Why do shows still use laugh tracks?
Many, it is fair to say, will not mourn.
But if we can stand a moment at the graveside, we will find there are lessons to be drawn from the life of this strange 1950s innovation, one that stitched its mark on almost every minute of every American comedy for decades. In an era when emotions are manipulated on social media, it's important that we remember how our entertainment networks made us laugh even when the jokes weren't funny — and how that tyranny of manipulation ended.
Historians will dispute the exact moment of death. Was it when The Big Bang Theory, the last major sweetened sitcom, went off the air in 2019? Was it early in the COVID pandemic, when even the most unfiltered studio audience started to sound weird and quite possibly illegal? Was it only proven brain dead in late 2021, when no sweetened TV sitcoms debuted on U.S. networks during the all-important fall season?
Regardless, we knew the deceased was on life support for years. Its disease began when laugh-trackless comedies of the 1990s and early 2000s trusted the audience to know what's funny: The Simpsons, The Larry Sanders Show, Malcolm in the Middle, Arrested Development. When the UK and U.S. versions of The Office became the most popular comedies on both sides of the Atlantic, a tipping point was reached. Decline came on fast: After The Office won its first comedy Emmy in 2006, no show with added laughter ever won the category again.
By the mid 2010s, no longer protected by nervous executives, laugh-track comedies were in full retreat. They were losing in the marketplace of jokes. Freed from laughter pauses, fast-paced shows like 30 Rock could really cram in the funny. (Check out this YouTuber's experiment(opens in a new tab), which clocks the number of jokes in each kind of sitcom.)
With the rise of the internet, audiences had grown savvy and skeptical. Many saw viral YouTube videos that removed laugh tracks from top-notch sitcoms, turning shows like Friends into sad tales of automatons who stare at each other during multiple creepy silences. Even one of the finest moment of (opens in a new tab)Seinfeld(opens in a new tab) was revealed as profoundly unfunny without the laugh track.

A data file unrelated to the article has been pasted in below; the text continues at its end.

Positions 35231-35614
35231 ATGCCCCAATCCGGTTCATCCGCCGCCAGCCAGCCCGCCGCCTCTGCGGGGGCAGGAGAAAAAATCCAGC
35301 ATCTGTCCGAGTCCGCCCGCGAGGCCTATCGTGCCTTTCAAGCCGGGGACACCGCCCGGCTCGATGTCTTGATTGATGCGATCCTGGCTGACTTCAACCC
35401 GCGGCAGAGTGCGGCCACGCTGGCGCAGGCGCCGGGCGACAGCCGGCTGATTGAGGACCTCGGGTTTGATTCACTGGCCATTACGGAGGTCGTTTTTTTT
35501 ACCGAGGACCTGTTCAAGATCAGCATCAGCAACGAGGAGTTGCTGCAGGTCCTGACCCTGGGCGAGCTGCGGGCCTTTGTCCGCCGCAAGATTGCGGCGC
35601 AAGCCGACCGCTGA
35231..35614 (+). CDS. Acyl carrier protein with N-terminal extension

And then there was the science. While a 2002 comparison of (opens in a new tab)Seinfeld(opens in a new tab) and (opens in a new tab)the Simpsons(opens in a new tab) showed that the former's laugh track didn't light up any extra comedy centers in the brain, a 2019 study concluded that laugh tracks make us chuckle when we wouldn't otherwise consider the jokes funny(opens in a new tab). Laughter predates language — other primates also use laughter as a social bonding tool(opens in a new tab) — so it makes sense that are hardwired to laugh at the same thing as a group, even if we can't see the group.
This raises a question that scholarship has barely begun to answer: What have we been manipulated into laughing along with all these years? The 2021 AMC comedy Kevin Can F**k Himself offers one disturbing answer. The protagonist's manchild husband has his sad, destructive antics approved by a haunting fake studio audience — one that disappears when he's out of the room, suggesting canned laughter has covered up casual misogyny in sitcoms for years.
Reports of its return to primetime life have been greatly exaggerated. "The laugh track is back in fashion," The Wall Street Journal (opens in a new tab)opined in August(opens in a new tab) — but its only examples turned out to be Kevin Can F**k Himself and WandaVision, two shows where canned laughter is used in limited doses to enhance creepiness. They were exceptions that helped to destroy the rule.
It's like we've all been living in Wanda Maximoff's fake-perfect Westview. Only now the spell is definitively broken are we able to wipe decades' worth of horrific fake smiles off our faces. But who was so expertly pulling the strings in the first place?
Canned laughter was born in the days of radio, helped along in no small part when Bing Crosby discovered that sound engineering meant he could pre-record shows(opens in a new tab) and still sound like he was entertaining a playhouse. (We modern work-from-homers salute you, Bing.) Still, radio comedies were generally recorded live in front of an unsweetened audience, because why wouldn't you? It's radio.
Only when TV required multiple takes from different camera angles, and each take was accompanied by an audience laughing in a different way, that a new problem emerged — and was quickly solved by an enterprising engineer. Charley Douglass was the inventor of the Laff Box, a mysterious typewriter-like instrument. Each key was connected to a different kind of taped laugh, for a total of 320 laughs. Many were taped from The Red Skelton Show, because that early 1950s comedy often had dialogue-free mime sketches.